Significant market size in these countries would help in biz expansion
To rapidly scale up its international operations, Hero MotoCorp, India’s largest two-wheeler manufacturer, is considering fully-fledged manufacturing operations in Bangladesh and Colombia (Latin America) by the end of this financial year. This would be Hero MotoCorp’s first initiative on manufacturing operations abroad since the termination of its joint venture with former partner Honda Motor Company. Currently, it assembles completely knocked-down units (CKD) through distributors in Bangladesh and Colombia.
A person in the know of the development said, “Hero MotoCorp already has distribution partners in these two countries. The company is looking at expanding operations and setting up fully fledged manufacturing units in Colombia and Bangladesh by the end of the current financial year. There are plans to explore opportunities for assembly facilities in African countries such as Kenya and Nigeria later.”
The market size in Colombia and Bangladesh is significant and the manufacturing units would help the company expand business in these geographies rapidly. “Indian two-wheeler companies would, sooner or later, look at setting up manufacturing units in Latin American, African and Southeast Asian countries. There is a lot of potential in these markets. For exports, freight costs are added to product prices and without local bases, it would eventually become difficult for companies to remain competitive, in terms of product pricing,” said Abdul Majeed, partner and leader (automotive practice), PricewaterhouseCoopers.
Industry sources say while about 6,00,000 two-wheelers are sold in Colombia every year, the Bangladesh market size is about 2,00,000 units a year.
A Hero MotoCorp spokesperson said, “We do have plans to set up assembly units in our international markets, wherever it makes sound commercial logic. We already have CKD assembly operations in Bangladesh and Colombia, through distributors. We may also look at other markets to set up similar assembly operations.”
Earlier, Hero’s partnership with Honda Motor Company had prevented it from scaling up its international footprint. The company had rights to export two-wheelers only to markets in Sri Lanka, Nepal, Bangladesh and Nepal, along with Colombia in Latin America.
Recently, Hero had incorporated its first off-shore investment subsidiary in the Netherlands. “The foreign arm would take care of our international operations, be it in expanding exports or in making investments in joint venture partnerships and strategic alliances. In certain countries, the duty structure is such that we need to maintain specified levels of local content in our products. In such cases, the off-shore subsidiary would help us make investments in setting up assembly units or manufacturing facilities,” said Ravi Sud, chief financial officer, Hero MotoCorp.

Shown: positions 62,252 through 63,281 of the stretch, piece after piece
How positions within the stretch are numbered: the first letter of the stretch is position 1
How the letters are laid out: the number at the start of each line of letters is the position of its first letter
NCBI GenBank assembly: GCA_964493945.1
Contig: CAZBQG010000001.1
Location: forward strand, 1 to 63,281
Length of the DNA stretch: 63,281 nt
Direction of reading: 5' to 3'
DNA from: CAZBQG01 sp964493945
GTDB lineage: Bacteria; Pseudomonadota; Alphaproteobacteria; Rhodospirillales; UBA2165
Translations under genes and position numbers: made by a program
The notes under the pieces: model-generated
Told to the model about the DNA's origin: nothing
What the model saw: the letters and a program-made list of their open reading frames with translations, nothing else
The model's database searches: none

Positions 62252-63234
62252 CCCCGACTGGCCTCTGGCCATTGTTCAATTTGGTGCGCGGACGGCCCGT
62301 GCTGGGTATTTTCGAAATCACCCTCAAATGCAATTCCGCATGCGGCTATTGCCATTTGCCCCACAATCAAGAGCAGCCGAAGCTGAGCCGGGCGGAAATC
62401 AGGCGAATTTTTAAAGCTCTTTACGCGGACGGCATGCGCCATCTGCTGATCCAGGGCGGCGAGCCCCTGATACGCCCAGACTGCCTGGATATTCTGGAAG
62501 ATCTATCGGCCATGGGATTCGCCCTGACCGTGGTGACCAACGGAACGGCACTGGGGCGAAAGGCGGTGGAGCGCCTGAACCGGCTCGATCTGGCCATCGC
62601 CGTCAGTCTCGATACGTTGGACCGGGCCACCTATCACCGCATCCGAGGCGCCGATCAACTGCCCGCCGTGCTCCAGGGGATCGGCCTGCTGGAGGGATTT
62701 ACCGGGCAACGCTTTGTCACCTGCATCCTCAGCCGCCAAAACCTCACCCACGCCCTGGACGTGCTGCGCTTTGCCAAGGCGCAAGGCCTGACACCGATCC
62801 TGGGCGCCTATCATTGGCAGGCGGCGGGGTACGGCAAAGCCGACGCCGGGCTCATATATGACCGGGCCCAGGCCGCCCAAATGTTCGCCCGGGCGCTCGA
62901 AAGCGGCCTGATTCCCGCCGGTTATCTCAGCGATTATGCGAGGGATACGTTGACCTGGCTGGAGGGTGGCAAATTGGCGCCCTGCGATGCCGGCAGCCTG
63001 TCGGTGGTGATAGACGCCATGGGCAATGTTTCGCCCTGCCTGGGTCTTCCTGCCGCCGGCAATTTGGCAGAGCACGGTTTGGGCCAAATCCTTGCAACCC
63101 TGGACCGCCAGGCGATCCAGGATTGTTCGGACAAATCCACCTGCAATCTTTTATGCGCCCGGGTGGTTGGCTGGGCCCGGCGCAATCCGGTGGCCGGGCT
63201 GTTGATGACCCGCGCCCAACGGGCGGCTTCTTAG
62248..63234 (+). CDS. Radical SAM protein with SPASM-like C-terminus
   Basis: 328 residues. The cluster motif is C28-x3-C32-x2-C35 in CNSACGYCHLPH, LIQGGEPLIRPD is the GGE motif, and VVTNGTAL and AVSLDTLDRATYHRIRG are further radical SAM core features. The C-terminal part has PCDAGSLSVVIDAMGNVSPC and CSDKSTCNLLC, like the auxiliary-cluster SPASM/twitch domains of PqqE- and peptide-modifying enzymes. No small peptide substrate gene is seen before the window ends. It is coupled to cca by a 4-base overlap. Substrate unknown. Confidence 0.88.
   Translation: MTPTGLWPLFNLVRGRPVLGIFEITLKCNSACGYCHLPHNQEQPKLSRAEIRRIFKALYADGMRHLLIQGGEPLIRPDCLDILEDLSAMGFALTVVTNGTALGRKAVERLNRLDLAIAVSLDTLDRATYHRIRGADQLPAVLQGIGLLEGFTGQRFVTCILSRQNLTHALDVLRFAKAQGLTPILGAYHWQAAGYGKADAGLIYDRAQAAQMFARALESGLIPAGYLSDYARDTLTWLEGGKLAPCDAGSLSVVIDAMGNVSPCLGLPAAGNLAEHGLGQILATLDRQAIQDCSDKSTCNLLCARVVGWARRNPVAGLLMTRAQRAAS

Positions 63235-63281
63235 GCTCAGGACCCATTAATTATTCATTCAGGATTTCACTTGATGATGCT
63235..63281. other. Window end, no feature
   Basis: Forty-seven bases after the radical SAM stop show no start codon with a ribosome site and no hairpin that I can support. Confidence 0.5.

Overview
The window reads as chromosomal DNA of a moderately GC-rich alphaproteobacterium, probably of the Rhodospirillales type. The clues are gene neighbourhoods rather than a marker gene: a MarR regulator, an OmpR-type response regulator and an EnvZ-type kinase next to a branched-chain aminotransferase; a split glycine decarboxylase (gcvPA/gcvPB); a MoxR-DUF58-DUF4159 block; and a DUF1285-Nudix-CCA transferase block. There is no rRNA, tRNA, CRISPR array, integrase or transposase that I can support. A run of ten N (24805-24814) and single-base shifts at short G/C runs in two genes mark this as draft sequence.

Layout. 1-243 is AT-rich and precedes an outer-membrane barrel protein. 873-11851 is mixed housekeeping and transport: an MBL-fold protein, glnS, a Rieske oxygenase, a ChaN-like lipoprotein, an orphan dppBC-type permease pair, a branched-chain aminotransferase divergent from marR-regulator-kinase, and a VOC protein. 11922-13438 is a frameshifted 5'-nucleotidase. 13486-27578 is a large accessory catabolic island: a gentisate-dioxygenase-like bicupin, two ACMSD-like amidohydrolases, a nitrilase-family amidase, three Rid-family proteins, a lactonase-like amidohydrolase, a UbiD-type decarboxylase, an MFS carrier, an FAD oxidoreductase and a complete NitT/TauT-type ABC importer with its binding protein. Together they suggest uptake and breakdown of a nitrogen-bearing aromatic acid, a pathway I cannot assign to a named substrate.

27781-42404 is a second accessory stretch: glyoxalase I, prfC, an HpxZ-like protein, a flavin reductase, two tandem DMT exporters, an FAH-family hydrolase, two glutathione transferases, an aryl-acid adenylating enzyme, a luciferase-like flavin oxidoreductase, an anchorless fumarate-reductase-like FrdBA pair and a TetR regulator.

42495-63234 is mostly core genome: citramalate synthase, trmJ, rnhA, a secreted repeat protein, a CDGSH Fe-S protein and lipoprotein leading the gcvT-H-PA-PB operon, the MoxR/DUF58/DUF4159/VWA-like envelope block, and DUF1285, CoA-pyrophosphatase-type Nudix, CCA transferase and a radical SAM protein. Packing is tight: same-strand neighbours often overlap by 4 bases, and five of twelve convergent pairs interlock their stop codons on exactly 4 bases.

The company is also exploring opportunities to set up companies in the US, Europe, Latin America and Southeast Asia. “If we need to import components from China, we may consider having a subsidiary in Hong Kong. We may also look at setting up a foreign company to expand our business in the US,” Sud said.
Strategically, the new ventures are aligned with Hero MotoCorp’s target to increase international business to 10 per cent of its total volumes by 2016-17. With foreign sales of 1,61,043 units in 2012-13, exports account for about three per cent of Hero MotoCorp’s overall sales.
The off-shore arms would help the company scale up its international footprint in 30 countries through solo investments, joint venture alliances and strategic partnerships in two to three years.
Hero MotoCorp has already started exports to new markets in central and Latin America and Africa. The first consignment of two-wheelers has already been shipped to Peru in Latin America, El Salvador, Guatemala and Honduras in central America and Burkina Faso and Ivory Coast in Africa. The company has appointed new distributors and channel partners in all these markets, where retail sales of the company’s two-wheelers are likely to commence this quarter. Products to be sold in these markets include models from the 100-125 cc range.